Posts Tagged ‘key file’

How to convert .CRT SSL Certificate to .PFX format (with openssl Linux command) and Import newly generated .PFX to Windows IIS Webserver

Tuesday, September 27th, 2016

IIS8_Windows_Webserver_logo_convert_CRT_and_import_PFX-certificate

1. Converting to .CRT to.PFX file format with OpenSSL tool on GNU / Linux to import in Windows (for example, IIS)

Assuming you have generated already a certificate using the openssl Linux command and you have issued the .CRT SSL Certificate issuer file
and you need to have the new .CRT SSL Certificate installed on Windows Server (lets say on Windows 2012) with IIS Webserver version 8.5, you will need a way to convert the .CRT file to .PFX, there is plenty of ways to do that including using online Web Site SSL Certificate converter or use a stand alone program on the Windows server or even use a simple perl / python / ruby script to do the conversion but anyways the best approach will be to convert the new .CRT file to IIS supported binary Certificate format .PFX on the same (Linux certificate issuer host where you have first generated the certificate issuer request .KEY (private key file used with third party certificate issuer such as Godaddy or Hostgator to receive the .CRT / PEM file).

Here is how to generate the .PFX file based on the .CRT file for an Internal SSL Certfiicate:

 

openssl pkcs12 -export -in server.crt -inkey server.key -out server.pfx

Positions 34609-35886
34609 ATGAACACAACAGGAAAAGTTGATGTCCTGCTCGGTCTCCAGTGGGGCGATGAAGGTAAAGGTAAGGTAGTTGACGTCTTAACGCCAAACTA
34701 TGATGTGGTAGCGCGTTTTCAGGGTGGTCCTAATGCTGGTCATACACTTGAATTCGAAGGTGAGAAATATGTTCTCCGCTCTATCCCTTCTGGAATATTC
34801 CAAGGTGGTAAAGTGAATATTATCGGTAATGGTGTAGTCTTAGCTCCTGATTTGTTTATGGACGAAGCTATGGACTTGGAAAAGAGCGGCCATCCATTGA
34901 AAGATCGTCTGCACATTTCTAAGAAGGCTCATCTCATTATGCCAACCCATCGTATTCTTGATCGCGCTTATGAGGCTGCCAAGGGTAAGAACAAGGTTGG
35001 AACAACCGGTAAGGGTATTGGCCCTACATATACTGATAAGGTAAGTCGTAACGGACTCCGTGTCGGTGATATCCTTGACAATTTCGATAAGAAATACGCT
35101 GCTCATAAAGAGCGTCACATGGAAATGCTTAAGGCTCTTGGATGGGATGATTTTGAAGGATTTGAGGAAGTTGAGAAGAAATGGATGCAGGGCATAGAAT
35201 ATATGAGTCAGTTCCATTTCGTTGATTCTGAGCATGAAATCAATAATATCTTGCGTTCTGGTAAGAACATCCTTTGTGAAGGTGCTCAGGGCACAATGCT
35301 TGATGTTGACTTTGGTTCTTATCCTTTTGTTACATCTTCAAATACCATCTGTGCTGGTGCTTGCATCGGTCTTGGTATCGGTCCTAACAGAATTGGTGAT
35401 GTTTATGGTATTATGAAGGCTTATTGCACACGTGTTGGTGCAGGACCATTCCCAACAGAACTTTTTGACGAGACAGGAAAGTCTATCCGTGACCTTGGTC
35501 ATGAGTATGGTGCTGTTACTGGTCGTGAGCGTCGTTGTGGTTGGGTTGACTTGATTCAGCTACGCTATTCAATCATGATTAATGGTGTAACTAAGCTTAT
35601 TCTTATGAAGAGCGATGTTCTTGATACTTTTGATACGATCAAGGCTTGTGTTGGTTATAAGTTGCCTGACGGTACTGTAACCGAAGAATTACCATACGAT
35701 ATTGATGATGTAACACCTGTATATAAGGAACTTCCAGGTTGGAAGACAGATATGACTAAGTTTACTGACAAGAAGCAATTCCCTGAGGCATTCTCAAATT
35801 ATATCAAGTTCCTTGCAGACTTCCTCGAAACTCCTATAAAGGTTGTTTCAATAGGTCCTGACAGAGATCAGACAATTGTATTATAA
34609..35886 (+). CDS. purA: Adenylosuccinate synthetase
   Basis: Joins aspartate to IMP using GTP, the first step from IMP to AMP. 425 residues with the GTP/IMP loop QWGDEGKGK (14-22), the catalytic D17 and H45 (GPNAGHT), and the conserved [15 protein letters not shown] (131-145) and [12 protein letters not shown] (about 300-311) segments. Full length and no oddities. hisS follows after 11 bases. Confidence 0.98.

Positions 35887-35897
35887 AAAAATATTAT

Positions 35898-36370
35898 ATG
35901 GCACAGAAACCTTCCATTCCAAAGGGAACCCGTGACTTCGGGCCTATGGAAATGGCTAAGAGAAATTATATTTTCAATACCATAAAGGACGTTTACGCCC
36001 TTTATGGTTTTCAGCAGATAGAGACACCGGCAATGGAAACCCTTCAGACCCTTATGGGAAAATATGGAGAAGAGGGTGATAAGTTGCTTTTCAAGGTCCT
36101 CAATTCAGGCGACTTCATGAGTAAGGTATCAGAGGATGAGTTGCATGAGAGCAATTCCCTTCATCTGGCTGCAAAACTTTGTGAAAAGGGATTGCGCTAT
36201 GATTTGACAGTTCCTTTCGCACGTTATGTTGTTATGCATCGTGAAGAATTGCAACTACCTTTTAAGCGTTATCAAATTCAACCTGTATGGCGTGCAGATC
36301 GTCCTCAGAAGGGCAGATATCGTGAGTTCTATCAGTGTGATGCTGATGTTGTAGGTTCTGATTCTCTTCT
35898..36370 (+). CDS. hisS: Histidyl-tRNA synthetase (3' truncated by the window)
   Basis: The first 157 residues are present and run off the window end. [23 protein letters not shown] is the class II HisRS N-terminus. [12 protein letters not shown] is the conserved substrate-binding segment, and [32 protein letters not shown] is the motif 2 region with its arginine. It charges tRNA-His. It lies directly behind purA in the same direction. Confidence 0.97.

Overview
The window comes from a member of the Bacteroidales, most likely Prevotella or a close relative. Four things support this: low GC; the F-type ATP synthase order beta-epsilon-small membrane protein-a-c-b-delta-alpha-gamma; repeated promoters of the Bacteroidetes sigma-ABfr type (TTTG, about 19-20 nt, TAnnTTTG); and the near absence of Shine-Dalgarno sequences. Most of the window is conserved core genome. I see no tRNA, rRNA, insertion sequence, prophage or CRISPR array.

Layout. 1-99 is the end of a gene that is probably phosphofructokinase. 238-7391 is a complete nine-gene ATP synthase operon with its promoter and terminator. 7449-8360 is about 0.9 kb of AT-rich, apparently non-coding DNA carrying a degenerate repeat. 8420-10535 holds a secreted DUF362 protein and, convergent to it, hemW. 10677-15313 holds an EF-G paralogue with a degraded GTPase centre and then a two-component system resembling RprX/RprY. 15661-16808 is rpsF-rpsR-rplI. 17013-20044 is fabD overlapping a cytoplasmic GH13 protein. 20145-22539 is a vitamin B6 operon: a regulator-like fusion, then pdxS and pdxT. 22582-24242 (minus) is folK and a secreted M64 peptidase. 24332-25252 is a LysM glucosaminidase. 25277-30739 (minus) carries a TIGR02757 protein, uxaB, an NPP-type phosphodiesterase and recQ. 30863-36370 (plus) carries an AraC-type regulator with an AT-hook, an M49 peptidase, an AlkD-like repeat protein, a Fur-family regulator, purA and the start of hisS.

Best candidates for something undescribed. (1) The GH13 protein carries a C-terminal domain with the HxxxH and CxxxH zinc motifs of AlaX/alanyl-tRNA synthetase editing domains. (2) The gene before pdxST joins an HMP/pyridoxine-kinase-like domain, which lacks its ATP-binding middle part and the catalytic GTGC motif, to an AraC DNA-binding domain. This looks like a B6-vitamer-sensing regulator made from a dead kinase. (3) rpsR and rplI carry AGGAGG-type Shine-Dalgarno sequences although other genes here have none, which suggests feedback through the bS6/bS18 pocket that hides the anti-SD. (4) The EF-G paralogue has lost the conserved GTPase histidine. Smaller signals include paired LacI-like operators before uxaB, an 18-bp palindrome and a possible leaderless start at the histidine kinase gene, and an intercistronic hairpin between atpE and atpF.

On the password prompt to appear use any password because otherwise the future IIS Webserver certificate import will not work.
 

To do a certificate chain SSL export to be accessed from the  internet.

 

openssl pkcs12 -export -in server.crt -inkey server.key -out server.pfx -certfile internet v2.crt

2. Import the PFX file in Windows


Run: mmc, add snap, Certificates, Computer account, Local Computer; in the
Console:

Certificates (Local Computer) > Personal > Certificates: Select All Tasks > Import File

Enter previously chosen password.
You should get further the Message "Import was successful."

You can import the PFX file by simply copying it to the server where you want it imported and double click it this will  open Windows Importwizzard.

Then select the IIS:

 

Site, Properties, Directory Security, Server Certificate, Replace the current certficate, select proper Certificate. Done.

Alternatively to complete the IIS Webserver certificate import within one step when a new certificate is to be imported:

In IIS Manager interface go to :

Site, Properties, Directory Security, Server Certificate, Server Certificate Wizard


Click on

Next

Choose

import a certificate from a .pfx file, select and enter password.

Internet_Information_Server_IIS_Windows-SSL_Certificate-import-PKF-file

3. Import the PFX file into a Java keystore


Another thing you might need if you have the IIS Webserver using a backend Java Virtual Machine on the same or a different Windows server is to import the newly generated .PFX file within the Java VM keystore.